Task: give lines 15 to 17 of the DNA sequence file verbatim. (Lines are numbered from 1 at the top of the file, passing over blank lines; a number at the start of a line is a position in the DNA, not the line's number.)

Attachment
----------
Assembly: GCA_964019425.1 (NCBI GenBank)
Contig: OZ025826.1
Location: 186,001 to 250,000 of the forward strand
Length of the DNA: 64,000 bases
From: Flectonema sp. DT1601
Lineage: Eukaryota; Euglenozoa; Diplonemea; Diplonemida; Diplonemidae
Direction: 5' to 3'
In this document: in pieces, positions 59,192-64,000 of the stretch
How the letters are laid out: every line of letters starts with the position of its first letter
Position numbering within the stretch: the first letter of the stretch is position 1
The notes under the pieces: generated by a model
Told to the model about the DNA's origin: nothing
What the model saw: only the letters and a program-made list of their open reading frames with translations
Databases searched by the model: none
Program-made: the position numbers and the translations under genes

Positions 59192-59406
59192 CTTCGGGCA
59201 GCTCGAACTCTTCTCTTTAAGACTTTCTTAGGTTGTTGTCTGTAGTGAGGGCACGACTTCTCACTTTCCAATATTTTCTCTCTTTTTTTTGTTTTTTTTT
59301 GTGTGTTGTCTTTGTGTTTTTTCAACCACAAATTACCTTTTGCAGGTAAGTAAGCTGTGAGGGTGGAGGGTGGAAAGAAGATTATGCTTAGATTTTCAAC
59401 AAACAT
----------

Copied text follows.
Program-made: the position numbers and the translations under genes

Positions 59192-59406
59192 CTTCGGGCA